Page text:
Do you remember reading about the Silk Road in geography in the fifth or sixth grade? The Silk Road was not an imaginary road. It was real, even though my imagination flowed to camels loaded with goods from China. It was a trade route that connected East to West, the Eastern hemisphere to the Western hemisphere. To be sure, there were different routes, but it was all about trade.
Later in history, we began to connect religion, war and culture to those traveling or living along the Silk Road. Really fascinating. And, by the way, we're going back to 200 BC and even further. So, the Silk Road isn't new. It's been around for at least 2,000 years.
Further, the Silk Road was a long road, thousands of miles and went through so many different countries: from China to India to Iran and on to Europe. From Iran down to Egypt and down as far south to the "horn of Africa." Of course, I was reminded of this during my Holy Land trip, but certainly this isn't why I'm starting this column with an introduction to the Silk Road.
This column is about China's BRI Belt and Road Initiative. How many of you are aware of this? It is hard not to stray into China's ulterior motive. But, really, I'm interested in the environmental consequences of this gigantic project and have interrupted my normal column schedule to bring this to your attention. Let me explain.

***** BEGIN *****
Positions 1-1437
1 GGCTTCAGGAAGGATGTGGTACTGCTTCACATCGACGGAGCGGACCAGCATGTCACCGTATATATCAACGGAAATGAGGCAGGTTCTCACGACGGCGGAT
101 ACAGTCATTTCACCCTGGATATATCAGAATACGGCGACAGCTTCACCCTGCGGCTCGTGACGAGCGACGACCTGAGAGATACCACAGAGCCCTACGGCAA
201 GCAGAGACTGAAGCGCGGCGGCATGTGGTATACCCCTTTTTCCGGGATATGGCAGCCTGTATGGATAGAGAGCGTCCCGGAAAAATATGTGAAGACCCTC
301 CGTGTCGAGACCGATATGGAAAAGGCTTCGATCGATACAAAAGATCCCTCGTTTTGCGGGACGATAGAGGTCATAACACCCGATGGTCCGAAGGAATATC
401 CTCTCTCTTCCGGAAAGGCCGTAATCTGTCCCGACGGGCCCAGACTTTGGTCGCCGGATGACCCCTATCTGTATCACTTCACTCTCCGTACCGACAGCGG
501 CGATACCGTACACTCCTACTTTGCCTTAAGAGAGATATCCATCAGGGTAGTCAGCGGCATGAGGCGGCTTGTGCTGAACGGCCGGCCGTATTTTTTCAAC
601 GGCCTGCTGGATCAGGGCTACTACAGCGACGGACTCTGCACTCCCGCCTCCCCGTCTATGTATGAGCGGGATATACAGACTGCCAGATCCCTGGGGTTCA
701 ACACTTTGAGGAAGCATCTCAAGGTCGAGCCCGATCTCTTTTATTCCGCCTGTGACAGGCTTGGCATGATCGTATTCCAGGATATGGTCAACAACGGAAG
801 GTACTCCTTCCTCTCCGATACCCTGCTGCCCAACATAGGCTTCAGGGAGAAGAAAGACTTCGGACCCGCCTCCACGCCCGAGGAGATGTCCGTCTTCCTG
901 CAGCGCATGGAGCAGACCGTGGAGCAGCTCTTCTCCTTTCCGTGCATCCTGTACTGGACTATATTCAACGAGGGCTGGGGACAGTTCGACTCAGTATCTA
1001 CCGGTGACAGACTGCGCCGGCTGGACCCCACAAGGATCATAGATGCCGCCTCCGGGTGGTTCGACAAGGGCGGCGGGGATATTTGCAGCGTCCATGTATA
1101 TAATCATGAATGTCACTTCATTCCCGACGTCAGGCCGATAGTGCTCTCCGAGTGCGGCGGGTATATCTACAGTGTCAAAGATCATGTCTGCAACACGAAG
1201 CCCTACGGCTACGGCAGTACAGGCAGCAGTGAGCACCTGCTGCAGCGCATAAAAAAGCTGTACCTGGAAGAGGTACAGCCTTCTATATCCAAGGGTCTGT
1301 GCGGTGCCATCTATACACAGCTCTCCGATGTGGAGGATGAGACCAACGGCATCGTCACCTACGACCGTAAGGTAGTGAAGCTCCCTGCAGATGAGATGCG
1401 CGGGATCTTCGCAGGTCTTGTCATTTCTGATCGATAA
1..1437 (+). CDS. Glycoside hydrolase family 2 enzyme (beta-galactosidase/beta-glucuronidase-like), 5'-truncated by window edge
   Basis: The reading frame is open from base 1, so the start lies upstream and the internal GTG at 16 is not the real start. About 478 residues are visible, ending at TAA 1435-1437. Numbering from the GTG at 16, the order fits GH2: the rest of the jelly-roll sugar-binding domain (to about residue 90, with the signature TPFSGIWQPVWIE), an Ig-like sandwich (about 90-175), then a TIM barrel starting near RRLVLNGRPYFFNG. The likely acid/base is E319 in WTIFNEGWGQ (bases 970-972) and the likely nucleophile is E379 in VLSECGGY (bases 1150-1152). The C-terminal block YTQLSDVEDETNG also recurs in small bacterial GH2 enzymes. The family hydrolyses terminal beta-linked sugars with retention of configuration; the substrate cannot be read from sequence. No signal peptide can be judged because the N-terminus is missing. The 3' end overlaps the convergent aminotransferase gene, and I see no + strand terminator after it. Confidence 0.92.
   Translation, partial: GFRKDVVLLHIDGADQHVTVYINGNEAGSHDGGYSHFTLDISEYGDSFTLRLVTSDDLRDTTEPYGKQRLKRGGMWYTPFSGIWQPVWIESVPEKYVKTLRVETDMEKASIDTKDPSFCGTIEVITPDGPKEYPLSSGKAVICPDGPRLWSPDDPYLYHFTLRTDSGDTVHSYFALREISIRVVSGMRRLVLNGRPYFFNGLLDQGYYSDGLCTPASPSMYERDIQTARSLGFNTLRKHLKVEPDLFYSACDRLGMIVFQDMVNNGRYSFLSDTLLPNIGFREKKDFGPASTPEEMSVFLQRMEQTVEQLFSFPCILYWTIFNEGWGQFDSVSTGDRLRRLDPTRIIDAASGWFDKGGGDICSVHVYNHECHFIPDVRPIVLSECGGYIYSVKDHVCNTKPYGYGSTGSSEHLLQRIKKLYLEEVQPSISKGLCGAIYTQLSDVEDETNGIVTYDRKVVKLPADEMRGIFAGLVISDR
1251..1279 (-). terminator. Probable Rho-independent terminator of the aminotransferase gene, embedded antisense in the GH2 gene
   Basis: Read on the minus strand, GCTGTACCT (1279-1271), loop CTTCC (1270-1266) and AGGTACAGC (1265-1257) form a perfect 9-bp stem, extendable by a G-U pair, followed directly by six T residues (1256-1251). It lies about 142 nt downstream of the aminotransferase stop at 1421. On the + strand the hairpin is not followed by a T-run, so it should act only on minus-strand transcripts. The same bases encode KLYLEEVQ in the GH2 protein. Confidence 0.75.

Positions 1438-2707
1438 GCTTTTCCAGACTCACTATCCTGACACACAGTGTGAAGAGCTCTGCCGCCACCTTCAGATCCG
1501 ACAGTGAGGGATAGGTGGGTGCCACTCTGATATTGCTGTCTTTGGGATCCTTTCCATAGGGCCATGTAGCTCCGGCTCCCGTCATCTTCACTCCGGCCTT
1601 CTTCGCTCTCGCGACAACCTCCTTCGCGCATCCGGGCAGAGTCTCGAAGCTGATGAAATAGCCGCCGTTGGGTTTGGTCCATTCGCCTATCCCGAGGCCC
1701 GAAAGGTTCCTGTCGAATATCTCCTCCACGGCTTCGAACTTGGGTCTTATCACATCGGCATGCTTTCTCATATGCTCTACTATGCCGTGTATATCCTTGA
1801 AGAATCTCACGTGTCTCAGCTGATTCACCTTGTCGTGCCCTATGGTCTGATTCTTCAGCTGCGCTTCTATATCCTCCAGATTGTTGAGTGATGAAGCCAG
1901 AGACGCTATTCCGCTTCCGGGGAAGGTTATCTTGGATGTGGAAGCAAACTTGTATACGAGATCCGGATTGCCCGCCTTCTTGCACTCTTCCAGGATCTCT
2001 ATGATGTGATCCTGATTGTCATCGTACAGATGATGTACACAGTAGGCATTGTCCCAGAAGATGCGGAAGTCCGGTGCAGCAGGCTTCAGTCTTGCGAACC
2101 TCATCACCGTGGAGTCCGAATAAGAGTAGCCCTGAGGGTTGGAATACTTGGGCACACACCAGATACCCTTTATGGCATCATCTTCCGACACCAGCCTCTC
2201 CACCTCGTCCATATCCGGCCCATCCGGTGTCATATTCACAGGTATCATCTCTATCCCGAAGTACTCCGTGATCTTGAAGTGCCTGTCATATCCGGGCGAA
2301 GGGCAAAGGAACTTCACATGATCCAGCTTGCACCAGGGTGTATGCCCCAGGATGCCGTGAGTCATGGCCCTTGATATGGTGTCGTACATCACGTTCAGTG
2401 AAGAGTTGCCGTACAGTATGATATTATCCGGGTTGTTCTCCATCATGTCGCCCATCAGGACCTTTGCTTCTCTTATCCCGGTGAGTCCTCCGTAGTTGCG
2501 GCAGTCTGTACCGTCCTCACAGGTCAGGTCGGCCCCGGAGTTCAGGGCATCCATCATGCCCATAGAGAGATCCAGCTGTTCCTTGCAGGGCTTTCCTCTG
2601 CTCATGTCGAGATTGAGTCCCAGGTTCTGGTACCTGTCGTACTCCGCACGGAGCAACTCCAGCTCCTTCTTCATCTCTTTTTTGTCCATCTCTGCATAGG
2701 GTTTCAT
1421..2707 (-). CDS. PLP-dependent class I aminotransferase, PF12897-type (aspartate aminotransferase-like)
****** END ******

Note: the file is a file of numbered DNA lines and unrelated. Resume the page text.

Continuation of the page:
Fast forward from 200 BC 2,000 plus years to 2013 when China's President, Xi Jinping, announced a plan to connect Asia, Africa and Europe to China. Really, it's as simple as that. The Belt and Road, or "Yi Dai Yi Lu," is a global development strategy involving infrastructure development and investment in more than 70 countries. Belt refers to the overland routes for ROA and rail transportation, called the "Silk Road Economic Belt," whereas Road refers to the sea routes, or the 21st century maritime silk road.
The Chinese government calls this initiative a "bid to enhance regional connectivity and embrace a brighter future." Since I've traveled in many of these connective environments, I'm not sure I would agree with their definition (and let me be clear about this--I have many Chinese friends, and this column is not a reflection on those friendships. This is my interpretation of what I believe is the ultimate goal of the Xi Jinping China in the BRI Project).
The objectives of the BRI Project that Xi Jinping has, per Wikipedia, are:
To construct a unified large market and make full use of both international and...